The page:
Vancouver is considering raising property taxes on residents to restore $5.7 million in funding to the municipal police force after councillors gave in to demands to defund the Vancouver Police Department (VPD) in 2020. 

Last month, British Columbia’s provincial government overturned the city’s police budget and demanded that Vancouver restore millions in funding to the VPD, citing a lack of police officers to deal with violent crime and to ensure public safety. 

“The shortfall had a direct impact on the number of police officers the VPD was able to hire to meet the city’s complex policing needs,” said VPD Chief Adam Palmer. “Vancouver has been gripped by an abundance of public safety challenges, including the ongoing Lower Mainland gang conflict, a surge in violent street crime, nearly 1,000 protests, concerning levels of hate crime, and a growing number of people who tell us they just don’t feel as safe as they used to.”

Despite the province’s demand, the city is now saying it doesn’t have the money to allocate to refunding the police because they already planned Vancouver’s 2022 budget. Instead of tapping into existing resources, city council wants to hike property taxes on residents and businesses by 0.6% to pay for their error in defunding the VPD.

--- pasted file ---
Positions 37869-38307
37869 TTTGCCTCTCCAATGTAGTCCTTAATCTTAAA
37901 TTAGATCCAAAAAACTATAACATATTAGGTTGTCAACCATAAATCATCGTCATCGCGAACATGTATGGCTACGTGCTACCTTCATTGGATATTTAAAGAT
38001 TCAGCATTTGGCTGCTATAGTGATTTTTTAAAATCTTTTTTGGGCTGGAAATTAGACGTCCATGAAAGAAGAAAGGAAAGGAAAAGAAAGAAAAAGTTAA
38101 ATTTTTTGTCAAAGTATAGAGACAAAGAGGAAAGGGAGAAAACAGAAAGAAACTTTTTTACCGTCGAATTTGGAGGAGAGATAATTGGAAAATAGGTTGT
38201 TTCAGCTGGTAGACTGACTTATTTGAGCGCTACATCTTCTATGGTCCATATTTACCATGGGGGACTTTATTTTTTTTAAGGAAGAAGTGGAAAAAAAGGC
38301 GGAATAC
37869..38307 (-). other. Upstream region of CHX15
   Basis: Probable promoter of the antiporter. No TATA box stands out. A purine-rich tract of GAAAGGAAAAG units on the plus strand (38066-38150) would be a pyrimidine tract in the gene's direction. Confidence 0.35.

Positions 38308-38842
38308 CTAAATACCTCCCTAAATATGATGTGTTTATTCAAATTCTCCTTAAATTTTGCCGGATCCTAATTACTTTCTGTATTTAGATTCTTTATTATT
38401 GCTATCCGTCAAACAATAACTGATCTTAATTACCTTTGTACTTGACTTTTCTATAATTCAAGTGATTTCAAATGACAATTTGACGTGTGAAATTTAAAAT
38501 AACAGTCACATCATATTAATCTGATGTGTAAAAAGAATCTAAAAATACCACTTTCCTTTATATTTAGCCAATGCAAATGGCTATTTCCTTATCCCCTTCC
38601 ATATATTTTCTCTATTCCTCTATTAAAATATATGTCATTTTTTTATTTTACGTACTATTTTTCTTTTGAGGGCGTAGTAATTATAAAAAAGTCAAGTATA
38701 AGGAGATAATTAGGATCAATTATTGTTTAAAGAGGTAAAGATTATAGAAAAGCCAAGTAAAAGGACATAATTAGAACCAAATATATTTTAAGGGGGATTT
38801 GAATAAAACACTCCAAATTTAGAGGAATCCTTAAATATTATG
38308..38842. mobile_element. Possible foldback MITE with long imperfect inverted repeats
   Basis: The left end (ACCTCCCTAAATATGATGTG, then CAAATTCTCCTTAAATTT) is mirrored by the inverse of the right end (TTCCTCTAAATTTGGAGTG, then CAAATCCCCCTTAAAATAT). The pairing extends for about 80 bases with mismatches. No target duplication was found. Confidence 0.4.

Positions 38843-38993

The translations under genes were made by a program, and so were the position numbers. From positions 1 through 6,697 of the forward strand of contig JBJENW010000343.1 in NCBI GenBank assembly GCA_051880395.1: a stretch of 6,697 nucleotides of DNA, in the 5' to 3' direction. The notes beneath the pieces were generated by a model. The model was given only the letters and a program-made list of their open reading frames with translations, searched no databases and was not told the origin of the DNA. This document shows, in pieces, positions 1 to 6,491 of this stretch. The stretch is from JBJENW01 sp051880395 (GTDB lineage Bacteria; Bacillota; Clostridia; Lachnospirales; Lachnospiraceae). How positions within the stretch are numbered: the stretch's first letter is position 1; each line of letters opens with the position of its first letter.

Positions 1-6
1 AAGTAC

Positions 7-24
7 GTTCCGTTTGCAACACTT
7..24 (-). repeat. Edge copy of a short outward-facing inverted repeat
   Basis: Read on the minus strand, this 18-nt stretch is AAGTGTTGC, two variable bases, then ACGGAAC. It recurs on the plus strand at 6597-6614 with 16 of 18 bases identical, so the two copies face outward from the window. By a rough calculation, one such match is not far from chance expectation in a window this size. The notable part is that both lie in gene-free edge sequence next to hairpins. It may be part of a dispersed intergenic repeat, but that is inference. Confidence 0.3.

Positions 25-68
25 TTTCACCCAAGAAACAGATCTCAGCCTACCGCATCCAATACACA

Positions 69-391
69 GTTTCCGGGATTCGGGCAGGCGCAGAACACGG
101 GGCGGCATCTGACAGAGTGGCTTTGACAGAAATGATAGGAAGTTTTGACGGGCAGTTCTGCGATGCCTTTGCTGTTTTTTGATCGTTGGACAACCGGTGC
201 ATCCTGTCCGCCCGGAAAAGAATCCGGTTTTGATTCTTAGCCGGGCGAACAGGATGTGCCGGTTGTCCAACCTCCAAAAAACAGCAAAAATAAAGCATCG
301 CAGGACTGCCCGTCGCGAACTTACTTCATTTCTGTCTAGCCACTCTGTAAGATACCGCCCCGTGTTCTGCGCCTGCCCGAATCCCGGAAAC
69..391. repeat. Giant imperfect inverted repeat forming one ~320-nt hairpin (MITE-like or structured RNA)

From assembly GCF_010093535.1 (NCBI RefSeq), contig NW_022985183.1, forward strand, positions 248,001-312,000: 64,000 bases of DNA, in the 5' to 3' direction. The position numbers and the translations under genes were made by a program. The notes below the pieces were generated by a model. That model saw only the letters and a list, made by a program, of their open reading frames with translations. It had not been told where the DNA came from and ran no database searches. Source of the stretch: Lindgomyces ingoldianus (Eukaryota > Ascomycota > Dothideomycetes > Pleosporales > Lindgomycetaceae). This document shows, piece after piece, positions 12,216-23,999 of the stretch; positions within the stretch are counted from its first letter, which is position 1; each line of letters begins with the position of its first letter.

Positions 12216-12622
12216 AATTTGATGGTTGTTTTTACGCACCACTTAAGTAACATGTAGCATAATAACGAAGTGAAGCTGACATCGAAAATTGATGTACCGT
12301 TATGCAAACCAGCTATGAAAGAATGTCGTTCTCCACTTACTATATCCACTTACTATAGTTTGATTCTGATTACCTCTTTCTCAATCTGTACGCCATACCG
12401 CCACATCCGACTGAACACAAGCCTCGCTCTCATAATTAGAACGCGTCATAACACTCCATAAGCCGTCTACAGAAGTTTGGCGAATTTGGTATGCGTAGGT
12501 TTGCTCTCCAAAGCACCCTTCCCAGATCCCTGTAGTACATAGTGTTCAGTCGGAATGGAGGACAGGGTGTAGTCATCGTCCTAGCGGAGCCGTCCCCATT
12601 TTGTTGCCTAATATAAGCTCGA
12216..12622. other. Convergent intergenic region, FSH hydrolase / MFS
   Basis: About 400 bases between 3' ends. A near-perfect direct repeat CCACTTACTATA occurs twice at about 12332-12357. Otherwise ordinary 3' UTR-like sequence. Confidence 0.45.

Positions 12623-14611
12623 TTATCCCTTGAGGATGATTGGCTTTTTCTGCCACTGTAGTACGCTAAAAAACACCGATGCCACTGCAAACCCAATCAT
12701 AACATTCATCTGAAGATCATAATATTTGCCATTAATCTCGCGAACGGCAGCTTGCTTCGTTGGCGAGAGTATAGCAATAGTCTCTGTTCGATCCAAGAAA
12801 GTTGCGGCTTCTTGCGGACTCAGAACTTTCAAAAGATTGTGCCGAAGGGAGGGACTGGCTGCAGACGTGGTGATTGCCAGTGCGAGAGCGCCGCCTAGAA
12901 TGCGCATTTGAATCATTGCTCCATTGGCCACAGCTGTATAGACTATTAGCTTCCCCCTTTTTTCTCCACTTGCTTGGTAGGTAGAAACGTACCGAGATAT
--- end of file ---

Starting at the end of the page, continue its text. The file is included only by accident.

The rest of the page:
A report before council proposes the General Purposes Tax Levy instead of taking the funds from the City’s General Revenue Stabilization Reserve. 

“Because the final 2022 property tax rates have not yet been finalized, Council also has the option to amend the 2022 operating budget and fund the expenditure by increasing the property tax levy,” staff wrote. “As public safety costs are funded almost exclusively from property taxes, an increase to the VPD budget of $5.7 million would be equivalent to a property tax increase of approximately 0.6% or a corresponding reduction to other budgeted expenses.” 

On the heels of Black Lives Matter protests which gripped cities across Canada in 2020, Vancouver city council voted to cut the budget of the Vancouver Police Board by the aforementioned amount. That year they also voted to reject a funding increase of $6.4 million.

At the time, five city councillors including Christine Boyle and Pete Fry called for the VPD’s budget to be cut by 1%. As exclusively reported by True North, Fry called for Vancouver to shift towards a “decolonial and anti-racist” community policing model earlier this year. 

A motion by Fry called for council to “direct staff to develop within the strategy a pilot community-based crisis management program of public information education, and engagement that … is informed by destigmatized, decolonial and anti-racist practice.”